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Proteomics. 2007 Sep;7(18):3278-88.

The human peripheral blood mononuclear cell proteome responds to a dietary flaxseed-intervention and proteins identified suggest a protective effect in atherosclerosis.

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Department of Food and Nutrition, Molecular Nutrition Unit, Technical University of Munich, Freising, Germany.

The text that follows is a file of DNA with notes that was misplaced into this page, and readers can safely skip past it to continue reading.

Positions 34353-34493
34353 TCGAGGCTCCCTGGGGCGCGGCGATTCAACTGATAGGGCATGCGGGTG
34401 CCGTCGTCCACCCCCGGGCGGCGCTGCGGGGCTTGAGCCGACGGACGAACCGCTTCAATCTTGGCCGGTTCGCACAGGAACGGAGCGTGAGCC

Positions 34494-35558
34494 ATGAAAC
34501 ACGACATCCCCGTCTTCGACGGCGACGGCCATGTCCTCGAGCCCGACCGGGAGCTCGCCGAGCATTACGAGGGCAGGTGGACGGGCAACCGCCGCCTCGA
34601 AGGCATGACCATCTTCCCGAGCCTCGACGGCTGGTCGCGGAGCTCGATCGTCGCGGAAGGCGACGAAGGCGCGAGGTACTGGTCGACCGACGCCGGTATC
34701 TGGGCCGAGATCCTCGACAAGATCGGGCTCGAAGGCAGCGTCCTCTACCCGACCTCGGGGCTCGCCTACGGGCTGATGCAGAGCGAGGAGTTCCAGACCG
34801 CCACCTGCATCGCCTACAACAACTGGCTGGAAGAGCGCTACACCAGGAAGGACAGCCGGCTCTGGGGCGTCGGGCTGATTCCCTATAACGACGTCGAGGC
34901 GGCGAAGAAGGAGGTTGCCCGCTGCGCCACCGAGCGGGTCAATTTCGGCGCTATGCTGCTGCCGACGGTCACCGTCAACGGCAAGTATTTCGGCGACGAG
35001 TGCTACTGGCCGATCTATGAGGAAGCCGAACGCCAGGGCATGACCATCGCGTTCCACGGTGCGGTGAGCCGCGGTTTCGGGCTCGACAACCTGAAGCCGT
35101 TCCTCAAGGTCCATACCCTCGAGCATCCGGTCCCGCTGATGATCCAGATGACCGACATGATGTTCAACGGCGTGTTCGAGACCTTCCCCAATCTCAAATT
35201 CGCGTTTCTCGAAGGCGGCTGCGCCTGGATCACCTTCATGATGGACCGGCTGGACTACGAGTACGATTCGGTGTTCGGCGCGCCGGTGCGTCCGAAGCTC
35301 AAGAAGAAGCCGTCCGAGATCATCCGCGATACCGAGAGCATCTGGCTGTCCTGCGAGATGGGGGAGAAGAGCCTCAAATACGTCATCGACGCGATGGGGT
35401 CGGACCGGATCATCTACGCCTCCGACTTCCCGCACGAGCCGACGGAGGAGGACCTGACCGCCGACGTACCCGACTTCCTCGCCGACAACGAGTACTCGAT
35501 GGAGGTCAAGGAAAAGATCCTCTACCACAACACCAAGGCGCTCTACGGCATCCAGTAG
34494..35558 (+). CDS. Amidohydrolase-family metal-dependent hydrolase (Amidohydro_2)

Flaxseed is one of the richest sources of lignans that are converted to enterolactone by the intestinal microflora. Enterolactone has been suggested to be the prime active compound mediating atherosclerosis-protective effects that were shown for flaxseed. The effects of a 1-wk intervention with 0.4 g of flaxseed/kg body weight per day on enterolactone plasma levels in seven healthy men revealed that all participants (PAs) responded with enhanced enterolactone plasma levels. Proteome analysis of peripheral blood mononuclear cells (PBMC) from donors before, during, and after the intervention showed that flaxseed consumption affected significantly the steady-state levels of 16 proteins of which four were altered in a similar manner when blood mononuclear cells were exposed ex vivo to enterolactone. Enhanced levels of peroxiredoxin and reduced levels of the long-chain fatty acid beta-oxidation multienzyme complex may be taken as indicators of a reduced oxidative stress whereas reduced levels of glycoprotein IIIa/II could indicate improved protection from thrombotic and inflammatory processes. In conclusion, the blood mononuclear cell proteome responds to dietary flaxseed intake with changes in a number of atherosclerosis-relevant proteins that may be taken as biomarkers of exposure and some of these changes observed can be attributed to the action of the lignan metabolite enterolactone.

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